The Peugeot 403 Cabriolet (Inspector Columbo)
It is still possible today, in France at any rate, when channel surfing on TNT (the French cable broadcaster that replaced classic television), to watch reruns of Columbo played by Peter Falk. Columbo was launched in 1968 in a made for TV movie that inspired the series that began in 1971 (the very first episode of which was produced by a certain Steven Spielberg…). If the hero of the series is the funny inspector, two other protagonists play an important role: Mrs Columbo (that we never see) and the Peugeot 403 Cabriolet of this hilarious, insightful and stubborn detective.
The presence of a French car in this American series might come as a surprise, especially since the Cabriolet model of the 403 Peugeot was never imported to the US. It was Peter Falk’s initiative that led to the choice of this French car. He was looking for a car that reflected his character: a little shabby (the hood looks like it was made from the same material as his raincoat), retro and quirky for Southern California in the early 70s. According to Jean-Michel Normand, from “Le Monde” (the French newspaper), Peter Falk met by accident Roger Pierre, the famous French actor, on holiday in the US with his wife. He had come with his own personal car, and yes you guessed it, it was the 403 Cabriolet.
Legend has it that he had the show’s producer buy the vehicle from the French comedian. Afterwards, and over the years, other 403s were used in the filming of the show but several were sedans that were transformed into cabriolets. Even in France this car had become Columbo’s car, to the shared exasperation of both collectors and Peugeot. For a while. Peugeot however finally used its image once in an advertising campagne.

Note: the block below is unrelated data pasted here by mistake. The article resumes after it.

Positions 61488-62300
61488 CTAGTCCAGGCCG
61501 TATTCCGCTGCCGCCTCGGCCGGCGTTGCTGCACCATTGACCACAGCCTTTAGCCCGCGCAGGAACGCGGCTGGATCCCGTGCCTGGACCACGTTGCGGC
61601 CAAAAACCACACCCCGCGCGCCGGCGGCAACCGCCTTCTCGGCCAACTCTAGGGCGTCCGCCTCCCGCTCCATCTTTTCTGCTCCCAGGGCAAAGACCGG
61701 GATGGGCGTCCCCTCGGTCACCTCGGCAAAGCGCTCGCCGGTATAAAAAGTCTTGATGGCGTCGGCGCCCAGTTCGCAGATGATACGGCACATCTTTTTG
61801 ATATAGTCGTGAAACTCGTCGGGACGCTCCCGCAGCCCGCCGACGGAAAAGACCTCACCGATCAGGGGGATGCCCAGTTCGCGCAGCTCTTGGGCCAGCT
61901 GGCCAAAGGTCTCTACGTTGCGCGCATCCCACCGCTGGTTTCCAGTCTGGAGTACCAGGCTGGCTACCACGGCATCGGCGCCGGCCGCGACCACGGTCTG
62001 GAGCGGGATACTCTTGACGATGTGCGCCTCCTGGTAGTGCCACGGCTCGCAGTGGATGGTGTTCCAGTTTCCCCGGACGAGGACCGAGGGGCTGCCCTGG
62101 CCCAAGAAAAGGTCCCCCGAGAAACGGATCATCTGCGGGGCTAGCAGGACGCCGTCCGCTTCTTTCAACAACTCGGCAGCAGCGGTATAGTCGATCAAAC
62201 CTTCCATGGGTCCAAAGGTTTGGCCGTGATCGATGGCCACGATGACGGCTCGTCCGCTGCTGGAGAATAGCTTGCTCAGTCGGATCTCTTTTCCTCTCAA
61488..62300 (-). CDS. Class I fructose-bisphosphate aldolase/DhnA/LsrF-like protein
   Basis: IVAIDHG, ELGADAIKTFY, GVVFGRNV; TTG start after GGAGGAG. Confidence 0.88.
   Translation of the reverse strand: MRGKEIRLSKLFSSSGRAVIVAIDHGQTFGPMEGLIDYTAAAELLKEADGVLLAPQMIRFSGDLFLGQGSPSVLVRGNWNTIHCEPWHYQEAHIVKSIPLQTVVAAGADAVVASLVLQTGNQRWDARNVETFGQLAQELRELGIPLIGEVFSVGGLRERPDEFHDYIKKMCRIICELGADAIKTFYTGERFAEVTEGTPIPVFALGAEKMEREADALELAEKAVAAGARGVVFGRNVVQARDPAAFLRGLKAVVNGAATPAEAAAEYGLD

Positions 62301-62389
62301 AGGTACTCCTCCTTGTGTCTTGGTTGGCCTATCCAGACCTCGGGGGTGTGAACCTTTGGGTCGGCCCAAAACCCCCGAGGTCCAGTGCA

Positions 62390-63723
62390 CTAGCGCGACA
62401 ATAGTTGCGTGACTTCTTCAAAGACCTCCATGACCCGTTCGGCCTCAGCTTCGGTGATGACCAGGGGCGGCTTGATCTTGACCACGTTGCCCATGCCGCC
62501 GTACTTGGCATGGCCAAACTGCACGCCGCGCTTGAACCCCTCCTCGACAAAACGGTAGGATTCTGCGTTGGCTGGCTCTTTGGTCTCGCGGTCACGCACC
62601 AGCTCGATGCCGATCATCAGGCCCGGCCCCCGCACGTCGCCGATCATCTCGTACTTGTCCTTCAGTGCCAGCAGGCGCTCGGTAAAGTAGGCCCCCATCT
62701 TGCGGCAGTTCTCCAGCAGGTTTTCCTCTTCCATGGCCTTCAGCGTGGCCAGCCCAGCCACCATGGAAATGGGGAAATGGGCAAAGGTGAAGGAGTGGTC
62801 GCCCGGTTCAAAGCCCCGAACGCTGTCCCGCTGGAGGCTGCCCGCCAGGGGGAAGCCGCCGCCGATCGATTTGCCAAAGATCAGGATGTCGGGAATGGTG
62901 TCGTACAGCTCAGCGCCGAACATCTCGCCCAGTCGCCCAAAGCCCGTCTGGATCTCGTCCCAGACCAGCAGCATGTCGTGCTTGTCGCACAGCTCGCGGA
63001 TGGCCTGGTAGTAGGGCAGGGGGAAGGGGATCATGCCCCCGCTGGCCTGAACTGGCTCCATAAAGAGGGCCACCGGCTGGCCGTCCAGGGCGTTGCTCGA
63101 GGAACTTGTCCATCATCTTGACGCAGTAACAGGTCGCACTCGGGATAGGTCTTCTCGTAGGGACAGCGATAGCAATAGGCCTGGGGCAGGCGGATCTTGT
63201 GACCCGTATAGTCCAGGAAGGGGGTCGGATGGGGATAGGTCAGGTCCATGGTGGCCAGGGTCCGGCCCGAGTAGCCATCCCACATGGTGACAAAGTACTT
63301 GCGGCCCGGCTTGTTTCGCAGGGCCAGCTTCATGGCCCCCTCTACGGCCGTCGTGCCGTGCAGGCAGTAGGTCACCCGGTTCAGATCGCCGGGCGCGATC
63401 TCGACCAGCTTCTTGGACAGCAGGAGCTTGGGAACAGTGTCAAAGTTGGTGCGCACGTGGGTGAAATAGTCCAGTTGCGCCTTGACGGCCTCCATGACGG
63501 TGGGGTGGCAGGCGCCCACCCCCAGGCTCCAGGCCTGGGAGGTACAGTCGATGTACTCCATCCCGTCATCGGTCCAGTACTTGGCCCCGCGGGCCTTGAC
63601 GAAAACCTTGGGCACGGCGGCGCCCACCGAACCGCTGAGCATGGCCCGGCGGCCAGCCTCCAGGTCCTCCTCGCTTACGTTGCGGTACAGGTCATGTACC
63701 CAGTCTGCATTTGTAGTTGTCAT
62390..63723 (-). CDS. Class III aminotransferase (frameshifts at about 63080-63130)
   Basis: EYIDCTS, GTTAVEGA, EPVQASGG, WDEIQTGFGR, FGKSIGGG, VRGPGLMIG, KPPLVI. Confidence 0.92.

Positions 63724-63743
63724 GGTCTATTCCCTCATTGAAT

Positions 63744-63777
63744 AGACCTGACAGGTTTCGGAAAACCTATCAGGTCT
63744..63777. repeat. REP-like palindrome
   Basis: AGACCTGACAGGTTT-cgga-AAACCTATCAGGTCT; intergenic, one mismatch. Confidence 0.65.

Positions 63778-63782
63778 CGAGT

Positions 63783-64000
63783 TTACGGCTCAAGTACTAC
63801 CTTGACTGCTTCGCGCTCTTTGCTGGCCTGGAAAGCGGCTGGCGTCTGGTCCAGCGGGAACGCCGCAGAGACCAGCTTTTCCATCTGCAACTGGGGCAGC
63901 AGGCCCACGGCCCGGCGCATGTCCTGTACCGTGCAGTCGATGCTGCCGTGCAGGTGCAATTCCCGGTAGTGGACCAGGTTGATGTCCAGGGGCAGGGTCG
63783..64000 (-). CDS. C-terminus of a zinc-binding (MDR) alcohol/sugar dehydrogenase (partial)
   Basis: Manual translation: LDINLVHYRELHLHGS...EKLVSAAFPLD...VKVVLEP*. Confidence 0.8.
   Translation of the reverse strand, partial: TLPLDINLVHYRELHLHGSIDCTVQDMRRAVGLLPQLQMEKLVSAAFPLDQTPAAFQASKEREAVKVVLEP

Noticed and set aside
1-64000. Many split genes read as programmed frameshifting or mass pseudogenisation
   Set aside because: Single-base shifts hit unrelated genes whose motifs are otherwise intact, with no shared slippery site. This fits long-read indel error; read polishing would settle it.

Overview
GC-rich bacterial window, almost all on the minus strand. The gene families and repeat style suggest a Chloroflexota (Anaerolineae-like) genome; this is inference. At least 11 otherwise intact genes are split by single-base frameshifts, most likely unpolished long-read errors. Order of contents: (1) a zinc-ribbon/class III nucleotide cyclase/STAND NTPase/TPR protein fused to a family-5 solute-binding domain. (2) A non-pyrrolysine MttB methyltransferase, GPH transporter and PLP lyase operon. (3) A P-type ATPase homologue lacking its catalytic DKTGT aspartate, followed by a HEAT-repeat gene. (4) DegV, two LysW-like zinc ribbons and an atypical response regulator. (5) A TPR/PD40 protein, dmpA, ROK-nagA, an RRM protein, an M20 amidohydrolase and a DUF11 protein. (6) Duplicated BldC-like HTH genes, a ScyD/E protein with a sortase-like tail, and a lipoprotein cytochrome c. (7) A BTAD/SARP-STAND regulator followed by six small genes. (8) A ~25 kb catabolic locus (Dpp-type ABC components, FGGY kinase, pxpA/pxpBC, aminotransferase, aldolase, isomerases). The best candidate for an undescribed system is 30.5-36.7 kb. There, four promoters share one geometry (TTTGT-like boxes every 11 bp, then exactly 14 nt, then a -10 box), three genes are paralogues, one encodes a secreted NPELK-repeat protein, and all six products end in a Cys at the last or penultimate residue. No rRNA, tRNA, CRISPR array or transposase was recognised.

Don’t believe that just anybody can afford a 403 Cabriolet. With 2,050 units manufactured between 1957 and 1961, it is particularly rare and its price estimates run at around 72,000 euros according to LVA*.
The Ford Gran Torino (Starsky & Hutch)
This American probably impressed the French more than any other in the 1980s. The Ford Gran Torino is not truly sporty, but TV’s magical spell and its red and white strips (the “Striped Tomato” as Hutch called it in the episode « Snowstorm ») made it appear to be. It was by pure chance that Starsky and his screen partner Hutch found themselves at the wheel of such a car. The lending department at Ford had two in stock, both in red, and lent them out for the filming of the pilote. Glaser hated this car but the great idea of the side stripes soon made it iconic. Starsky & Hutch found themselves condemned to riding in the Gran Torino.
At the beginning, the inspector duo’s Gran Torino was equipped with a V8 351 Windsor (5.8 litres) with 140 horsepower but quickly the production team had different motors installed, more and more powerful, in order to improve the impression of the car’s acceleration on film. They doubled the sound of the motor to accentuate the sportiness of this car that was otherwise quite middle of the road at the time. Thanks to these few tricks a whole generation of kids dreamed of owning a Gran Torino. Adults too, causing Ford to come out in 1976 with a limited series Starsky & Hutch version: 1,305 units were produced with the factory code PS122.
Today there are countless homemade replicas but for anybody caught collecting a Gran Torino, it is largely explained by Starsky & Hutch. A Gran Torino V8 Coupé can be purchased for around 6,000 euros, according to LVA*, but it goes up in price with a nice “Striped Tomato” paint job. The holy graal is obviously to find a real PS122.
The Pontiac Firebird Trans Am (K2000)
Yet another American show, but that would seem normal since most of the significant TV series from the 70s and 80s came from the US. That’s just the way it is. The series “Knight Rider” (“K2000” for the French…) put on the screen a ‘dynamic duo’, Michael Knight (aka David Hasselhoff) and KITT (the Knight Industries Two Thousand), a car with artificial intelligence and incredible performance (thanks to fast-motion images).